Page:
Biking Glacier National Park: What You Need to Know

Going-to-the-Sun Road in Glacier National Park, a popular destination for bikers.  Source;  National Park Service

Going-to-the-Sun Road in Glacier National Park, a popular destination for bikers.

Source; National Park Service

Biking Glacier National Park can be an unforgettable experience.

The Crown of the Continent encompasses 1,583 square miles brimming with wildlife, alpine lakes, and above-timberline terrain.

Bicycles are allowed in approved areas in Glacier, giving visitors an opportunity to savor the park at a slower pace. In fact, we recommend biking in Glacier as one of the best fall activities in the park.

If you plan on biking Glacier National Park anytime soon, there are a few rules and tips to keep in mind before you do so.

Biking Glacier National Park: General Tips

Visitors can bike all accessible roads in Glacier National Park. This, of course, means that bikers should be prepared to share the road with vehicles and pedestrians—even on more narrow roads like Going to the Sun Road.

The National Park Service recommends a three-foot distance between bikes and vehicles at all times.

Source: National Park Service

Source: National Park Service

While Glacier Park is positively bursting with hiking trails, bicycles are only officially allowed on three trails:

  • Fish Creek Bike Path

  • The old Flathead Ranger Station trail

  • The path from Park Headquarters to Apgar Village (paved)

When the Inside North Fork Road is closed to vehicles, bikers are more than welcome to take this route. In fact, this 28-mile stretch of unpaved road takes mountain bikers through some of the park’s most pristine wilderness! The road culminates in Polebridge, a small town famous for its bakery & mercantile.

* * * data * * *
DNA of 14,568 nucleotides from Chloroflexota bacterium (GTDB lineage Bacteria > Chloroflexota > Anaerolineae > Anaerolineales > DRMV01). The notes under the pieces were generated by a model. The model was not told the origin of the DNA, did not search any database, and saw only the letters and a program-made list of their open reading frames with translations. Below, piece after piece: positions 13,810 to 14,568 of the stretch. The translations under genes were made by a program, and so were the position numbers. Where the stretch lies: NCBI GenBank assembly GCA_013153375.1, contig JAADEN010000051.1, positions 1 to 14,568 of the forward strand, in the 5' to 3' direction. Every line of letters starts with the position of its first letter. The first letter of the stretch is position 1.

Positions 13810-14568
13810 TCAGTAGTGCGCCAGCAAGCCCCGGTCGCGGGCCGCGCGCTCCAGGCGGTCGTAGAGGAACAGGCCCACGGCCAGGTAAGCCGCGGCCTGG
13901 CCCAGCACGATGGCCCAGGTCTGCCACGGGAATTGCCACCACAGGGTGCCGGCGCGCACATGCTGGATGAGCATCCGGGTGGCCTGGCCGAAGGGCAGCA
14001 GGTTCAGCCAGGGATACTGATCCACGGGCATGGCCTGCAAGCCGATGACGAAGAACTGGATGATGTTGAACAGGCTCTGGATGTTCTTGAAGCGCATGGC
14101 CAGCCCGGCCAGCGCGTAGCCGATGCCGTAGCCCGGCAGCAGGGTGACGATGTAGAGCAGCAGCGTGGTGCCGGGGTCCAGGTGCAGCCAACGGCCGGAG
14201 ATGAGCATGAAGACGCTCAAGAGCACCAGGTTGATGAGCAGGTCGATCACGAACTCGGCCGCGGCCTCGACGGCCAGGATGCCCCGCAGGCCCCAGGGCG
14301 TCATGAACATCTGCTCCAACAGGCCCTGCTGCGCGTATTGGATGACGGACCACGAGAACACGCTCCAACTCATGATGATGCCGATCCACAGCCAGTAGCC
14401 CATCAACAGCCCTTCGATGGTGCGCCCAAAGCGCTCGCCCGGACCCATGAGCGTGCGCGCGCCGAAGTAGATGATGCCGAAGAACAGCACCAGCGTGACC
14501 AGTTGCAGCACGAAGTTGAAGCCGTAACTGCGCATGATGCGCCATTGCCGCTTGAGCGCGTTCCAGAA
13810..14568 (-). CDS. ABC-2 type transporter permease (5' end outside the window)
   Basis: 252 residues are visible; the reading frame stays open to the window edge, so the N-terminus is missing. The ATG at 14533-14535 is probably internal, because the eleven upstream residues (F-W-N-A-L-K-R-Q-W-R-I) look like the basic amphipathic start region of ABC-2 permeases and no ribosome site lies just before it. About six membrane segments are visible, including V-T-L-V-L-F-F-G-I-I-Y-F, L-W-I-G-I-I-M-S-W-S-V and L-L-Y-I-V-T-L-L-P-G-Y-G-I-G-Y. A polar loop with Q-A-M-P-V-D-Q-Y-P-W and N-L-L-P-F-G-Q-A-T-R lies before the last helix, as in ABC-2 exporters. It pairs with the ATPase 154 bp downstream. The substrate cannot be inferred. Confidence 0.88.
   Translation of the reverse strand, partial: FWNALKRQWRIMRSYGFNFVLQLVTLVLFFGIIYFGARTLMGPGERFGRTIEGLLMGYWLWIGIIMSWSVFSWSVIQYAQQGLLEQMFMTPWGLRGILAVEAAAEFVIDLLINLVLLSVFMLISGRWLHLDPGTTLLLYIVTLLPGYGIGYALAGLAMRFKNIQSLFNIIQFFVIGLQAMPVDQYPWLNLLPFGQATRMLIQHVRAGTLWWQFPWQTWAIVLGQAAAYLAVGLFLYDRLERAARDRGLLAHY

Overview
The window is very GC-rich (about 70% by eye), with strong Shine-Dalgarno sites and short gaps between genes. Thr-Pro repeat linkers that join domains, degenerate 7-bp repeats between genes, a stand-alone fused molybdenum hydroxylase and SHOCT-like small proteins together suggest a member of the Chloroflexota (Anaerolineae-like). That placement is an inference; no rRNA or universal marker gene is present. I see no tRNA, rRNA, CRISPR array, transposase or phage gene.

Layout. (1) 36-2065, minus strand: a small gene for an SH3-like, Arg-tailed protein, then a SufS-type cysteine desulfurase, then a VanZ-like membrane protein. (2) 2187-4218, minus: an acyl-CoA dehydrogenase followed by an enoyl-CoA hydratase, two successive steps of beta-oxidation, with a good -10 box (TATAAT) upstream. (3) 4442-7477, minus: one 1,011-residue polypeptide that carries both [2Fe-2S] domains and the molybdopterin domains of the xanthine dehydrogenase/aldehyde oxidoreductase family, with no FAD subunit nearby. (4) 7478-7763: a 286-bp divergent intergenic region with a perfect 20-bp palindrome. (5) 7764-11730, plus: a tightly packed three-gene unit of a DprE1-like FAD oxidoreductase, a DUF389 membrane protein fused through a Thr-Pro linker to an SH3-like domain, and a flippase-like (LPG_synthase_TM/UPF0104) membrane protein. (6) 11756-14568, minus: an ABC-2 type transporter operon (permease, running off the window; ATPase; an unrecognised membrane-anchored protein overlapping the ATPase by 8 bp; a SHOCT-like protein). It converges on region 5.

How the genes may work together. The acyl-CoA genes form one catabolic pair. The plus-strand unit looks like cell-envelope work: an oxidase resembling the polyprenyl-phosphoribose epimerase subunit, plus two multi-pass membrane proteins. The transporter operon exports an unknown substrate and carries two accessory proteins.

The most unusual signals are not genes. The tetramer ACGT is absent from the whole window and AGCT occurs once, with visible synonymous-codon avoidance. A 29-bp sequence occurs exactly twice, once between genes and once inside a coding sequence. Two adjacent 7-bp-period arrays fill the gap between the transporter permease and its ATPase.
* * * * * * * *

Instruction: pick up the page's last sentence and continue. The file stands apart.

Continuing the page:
Mountain bikers also frequently bike the 14-mile gravel road from Polebridge to Kintla Lake. located in the northwestern portion of the park, very close to Canada.

Going-to-the-Sun-Road is the most popular biking route for cyclists. You can bike Going-to-the-Sun from Apgar or Sprague Campgrounds to Logan Pass or approach the Pass from the east side of the park, beginning at St. Mary.

If you travel from St. Mary to Logan Pass, the trek is slightly easier. Bikers ascend 2,100 feet over eighteen miles, with the steepest portion of the trek occurring at the end.

Summer Limitations

Most people plan to visit Glacier National Park in the summer (peak season). During this time, the park’s roads can by highly congested. After all, over 3.3 million people visit Glacier Park each year!

If a summer at Glacier is in your forecast, be aware of summertime biking limitations before you go.

Between June 15 and Labor Day, bicycles aren’t allowed in these areas between 11:00 AM and 4:00 PM every day:

  • Between Apgar Campground and Sprague Creek Campground

  • From Logan Creek to Logan Pass east-bound (traveling up-hill)

What does this mean for Glacier Park bicyclists in the summer months? If you plan to bike Going-to-the-Sun Road, start as early as possible. The National Park Service recommends four hours to cycle from Apgar to Logan Pass.

Biker Etiquette in Glacier National Park

When biking Glacier, practice basic biker etiquette. This will keep everyone safe, especially you!

Bikers cycle past the iconic Weeping Wall in Glacier National Park.  Source: National Park Serivce

Bikers cycle past the iconic Weeping Wall in Glacier National Park.

Source: National Park Serivce

Stay close to the right side of all roads to permit traffic flow. If you notice more than four vehicles behind you, pull over to allow them to pass. This can ease congestion during the park’s busiest months: June, July, and August.